Gloves, Bicycles and One Hell of a Night




Narvaez prepares for his Madison Square Garden bantamweight bout. Photo: Andrew Bell

As a reporter for the Midtown Gazette, I’m far from the first invite to the press conference.  A man with a clipboard and a suspicious stare guards the entrance to the pressroom. Nervously, I approach him, ”Andrew Bell,” I say. His eyes wander up and down the list. “Okay, so I’m not on the list,” I say.  On cue, two elegantly-dressed reporters come bolting down the stairs.  “Where are you going?” he asks.  “We got what we needed, “ one responds. The man looks at me, smiling.  “Well, kid, I guess it’s your lucky day” He scribbles my name on the list. “Stay out of trouble.”

With that, I run upstairs toward the press room, where a dozen journalists sit snapping photos, jotting down notes and shooting footage of the eight boxers who will be fighting in just over 48 hours.  I make my way through a maze of tables – we’re at Gallagher’s Steakhouse – toward the boxers I have come to see.

I had assumed these men would be massive.  Boy, am I wrong.  The two bantamweight competitors are pint-sized.  They barely reach my chest, and probably barely exceed my admittedly scrawny weight combined.

Nonito Donaire struts by me with the cliché swagger of a boxer. In a blazer adorned with a breast cancer awareness ribbon, his baseball cap flipped casually to the side, he looks brash and confident.  His opponent, Omar Narvaez, is much shorter and seems flustered by all the questions in English. While Narvaez answer questions, I overhear Donaire talking to his bodyguard.  “How do you think I did, man?”  The bodyguard nods and tells him that he was wonderful.  Donaire smiles and says, “I had a little trouble finding the words, but then I got my feet under me and felt super comfortable.”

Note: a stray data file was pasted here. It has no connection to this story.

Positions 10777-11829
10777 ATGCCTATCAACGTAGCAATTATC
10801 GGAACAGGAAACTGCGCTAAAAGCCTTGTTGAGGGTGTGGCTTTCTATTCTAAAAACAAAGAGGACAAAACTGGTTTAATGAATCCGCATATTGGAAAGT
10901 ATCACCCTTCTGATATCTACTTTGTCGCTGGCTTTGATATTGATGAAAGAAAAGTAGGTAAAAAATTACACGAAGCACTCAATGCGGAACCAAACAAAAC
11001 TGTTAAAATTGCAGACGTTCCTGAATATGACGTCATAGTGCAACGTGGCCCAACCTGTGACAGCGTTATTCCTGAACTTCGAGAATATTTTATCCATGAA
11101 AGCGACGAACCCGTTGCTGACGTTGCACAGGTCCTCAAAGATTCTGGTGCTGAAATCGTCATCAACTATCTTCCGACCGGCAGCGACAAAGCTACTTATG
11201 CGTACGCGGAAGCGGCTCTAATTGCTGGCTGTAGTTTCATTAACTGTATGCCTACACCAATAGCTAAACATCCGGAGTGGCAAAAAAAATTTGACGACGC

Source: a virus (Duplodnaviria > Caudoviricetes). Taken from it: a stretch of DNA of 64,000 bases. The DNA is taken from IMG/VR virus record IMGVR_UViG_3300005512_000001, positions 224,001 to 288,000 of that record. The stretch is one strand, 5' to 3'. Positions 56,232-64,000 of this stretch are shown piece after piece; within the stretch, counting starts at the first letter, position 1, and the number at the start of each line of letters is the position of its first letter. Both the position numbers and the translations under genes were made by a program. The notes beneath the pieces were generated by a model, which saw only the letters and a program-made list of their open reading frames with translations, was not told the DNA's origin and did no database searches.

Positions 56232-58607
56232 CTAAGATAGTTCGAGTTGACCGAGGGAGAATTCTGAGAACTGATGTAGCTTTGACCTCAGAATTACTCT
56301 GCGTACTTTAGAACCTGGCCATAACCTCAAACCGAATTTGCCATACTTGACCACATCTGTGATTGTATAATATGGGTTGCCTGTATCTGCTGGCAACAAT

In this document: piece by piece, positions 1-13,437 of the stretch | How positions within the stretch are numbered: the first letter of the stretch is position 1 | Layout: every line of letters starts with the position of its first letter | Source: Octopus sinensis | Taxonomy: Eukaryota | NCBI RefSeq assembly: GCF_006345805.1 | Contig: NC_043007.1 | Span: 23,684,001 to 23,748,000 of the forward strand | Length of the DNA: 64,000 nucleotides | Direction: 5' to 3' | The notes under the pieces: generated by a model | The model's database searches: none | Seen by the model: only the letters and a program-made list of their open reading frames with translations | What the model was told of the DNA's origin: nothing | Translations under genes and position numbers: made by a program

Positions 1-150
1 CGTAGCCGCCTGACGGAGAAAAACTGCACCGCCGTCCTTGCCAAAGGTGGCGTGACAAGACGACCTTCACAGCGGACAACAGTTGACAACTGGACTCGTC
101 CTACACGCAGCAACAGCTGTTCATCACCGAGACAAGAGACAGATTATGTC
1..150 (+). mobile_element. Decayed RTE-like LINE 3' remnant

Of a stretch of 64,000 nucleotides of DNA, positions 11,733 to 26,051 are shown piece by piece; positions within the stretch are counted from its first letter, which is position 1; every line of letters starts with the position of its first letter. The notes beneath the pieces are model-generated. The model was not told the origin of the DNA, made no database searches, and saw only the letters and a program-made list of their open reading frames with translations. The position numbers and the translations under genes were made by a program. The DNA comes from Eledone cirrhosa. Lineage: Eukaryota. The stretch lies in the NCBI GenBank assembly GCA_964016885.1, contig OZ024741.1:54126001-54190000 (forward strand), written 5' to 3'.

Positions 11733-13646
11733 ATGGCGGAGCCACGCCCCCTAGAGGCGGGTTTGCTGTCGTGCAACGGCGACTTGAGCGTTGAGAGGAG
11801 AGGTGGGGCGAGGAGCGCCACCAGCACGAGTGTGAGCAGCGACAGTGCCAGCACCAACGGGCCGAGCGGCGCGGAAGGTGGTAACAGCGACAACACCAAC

I slowly approach Donaire, uncomfortable towering over him, knowing that with one quick jab he could knock me out cold.  He’s warm and gracious in person, clearly an old showbiz pro. I ask whether he’s studied the tapes on his opponents to find elements he could take advantage of.  Donaire smiles and says, “I’m not going to study his tapes because then I’m waiting for him instead of imposing my will.   I’m an aggressive boxer and I know that I have to be the enforcer.”

I try to talk to Narvaez, but much of it is lost in translation.  I ask him in my broken Spanish if he’d pose for a photo, and he cocks his fists and attempts to project strength.  I am shocked by the intensity and focus in his eyes.

The press event includes lunch, but the two boxers don’t eat steak like the hundred or so guests in the room. With a weigh-in looming, they choose fish instead.

Leaving Gallagher’s, I’m suddenly filled with the urge to watch the match – and with concern about what might happen to the two fighters. While they understandably favored the larger media outlets, both men took a few seconds to shake my hands and answer my queries. I’d like both of them to end up okay.